Now that we’ve established What Forgiveness is, Really, let’s talk about how one can move toward accomplishing such a cumbersome task. Once we have realized how beneficial the act of letting someone off the hook can be, what’s next? How do we make movement in the direction of truly letting go of the negative emotions related to the perceived injustice? Conversely, in those instances where we, too, have amends to make, it is important for us to make a path toward forgiveness if we are interested in truly resolving our end of the issue. If not, our ill will toward the other will find ways to come out, sometimes in surprising ways. Obviously, each person deals with frustration, anger, betrayal and such in his or her own unique ways. Here are some thoughts on how to get started and see what works for you.
It can be helpful for us to write down exactly what it is that is irking us about the believed offender, getting out specifically how we view the incident(s) and what has led us to these negative emotions. Take the time to really think on what happened, the way it made you felt in the moment, and perhaps, how those feelings have changed over the span of time since the incident. Writing out what happened and the resulting feelings is often found to be a cleansing experience, even cathartic.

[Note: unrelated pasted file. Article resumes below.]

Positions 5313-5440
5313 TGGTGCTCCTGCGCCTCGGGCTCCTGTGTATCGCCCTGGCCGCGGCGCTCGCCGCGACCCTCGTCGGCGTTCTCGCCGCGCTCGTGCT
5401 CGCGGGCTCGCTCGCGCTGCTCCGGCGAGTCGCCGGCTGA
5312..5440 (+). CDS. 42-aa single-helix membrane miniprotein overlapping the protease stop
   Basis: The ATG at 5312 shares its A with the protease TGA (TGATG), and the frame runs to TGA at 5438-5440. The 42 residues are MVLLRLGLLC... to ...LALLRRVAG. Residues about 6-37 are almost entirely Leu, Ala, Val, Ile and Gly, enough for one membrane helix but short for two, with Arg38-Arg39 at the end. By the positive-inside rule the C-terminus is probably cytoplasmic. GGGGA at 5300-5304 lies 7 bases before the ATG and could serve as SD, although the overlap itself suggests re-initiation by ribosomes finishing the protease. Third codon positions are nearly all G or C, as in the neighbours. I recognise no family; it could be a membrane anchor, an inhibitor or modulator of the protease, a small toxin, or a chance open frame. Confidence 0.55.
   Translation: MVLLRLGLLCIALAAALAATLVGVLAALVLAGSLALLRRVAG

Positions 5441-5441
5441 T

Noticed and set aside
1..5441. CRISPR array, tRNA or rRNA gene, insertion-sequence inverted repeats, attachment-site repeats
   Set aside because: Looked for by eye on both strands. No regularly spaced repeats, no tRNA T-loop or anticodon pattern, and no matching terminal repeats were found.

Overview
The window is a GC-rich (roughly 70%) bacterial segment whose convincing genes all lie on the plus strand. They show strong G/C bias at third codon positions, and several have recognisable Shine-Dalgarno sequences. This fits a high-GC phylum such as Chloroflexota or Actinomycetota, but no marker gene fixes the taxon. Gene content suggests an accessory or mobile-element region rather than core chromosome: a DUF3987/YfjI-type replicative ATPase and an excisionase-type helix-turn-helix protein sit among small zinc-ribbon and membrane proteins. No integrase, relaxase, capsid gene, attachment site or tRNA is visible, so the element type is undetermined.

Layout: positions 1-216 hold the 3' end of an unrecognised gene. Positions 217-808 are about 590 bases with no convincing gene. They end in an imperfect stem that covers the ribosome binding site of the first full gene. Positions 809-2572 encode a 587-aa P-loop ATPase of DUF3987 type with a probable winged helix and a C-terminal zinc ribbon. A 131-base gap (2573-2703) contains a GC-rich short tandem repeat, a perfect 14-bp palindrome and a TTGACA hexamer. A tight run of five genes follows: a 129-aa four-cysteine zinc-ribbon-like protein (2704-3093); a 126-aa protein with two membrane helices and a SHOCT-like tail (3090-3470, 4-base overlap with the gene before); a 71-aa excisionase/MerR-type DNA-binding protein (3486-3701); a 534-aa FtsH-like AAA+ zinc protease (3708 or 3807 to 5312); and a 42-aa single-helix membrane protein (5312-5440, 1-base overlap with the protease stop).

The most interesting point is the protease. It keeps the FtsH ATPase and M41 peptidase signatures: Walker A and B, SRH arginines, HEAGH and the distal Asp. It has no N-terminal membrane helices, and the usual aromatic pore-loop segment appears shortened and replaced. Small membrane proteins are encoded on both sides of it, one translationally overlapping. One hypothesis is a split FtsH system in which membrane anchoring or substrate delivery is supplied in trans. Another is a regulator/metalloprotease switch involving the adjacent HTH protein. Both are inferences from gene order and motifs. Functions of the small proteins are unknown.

Writing it out places a boundary on the experience, the pain, the anger. It shows us that, even if it took us pages upon pages to express the situation, we now see that there is an end in sight. Once this boundary has been established, many often enjoy a physical “giving away” of the hurt. Tie it to a balloon and set it free, burn it, tear it, give it to a trusted friend to dispose of it. This provides a figurative sort of release of the pain, helping us find steps toward forgiveness.
If none of these work for you, give me a holler and we’ll work on a new idea on How to Forgive.
-MegAnne Duke, LCSW, LCDCi
References from The Twelve Steps and Twelve Traditions of Overeaters Anonymous, First Printing, 1990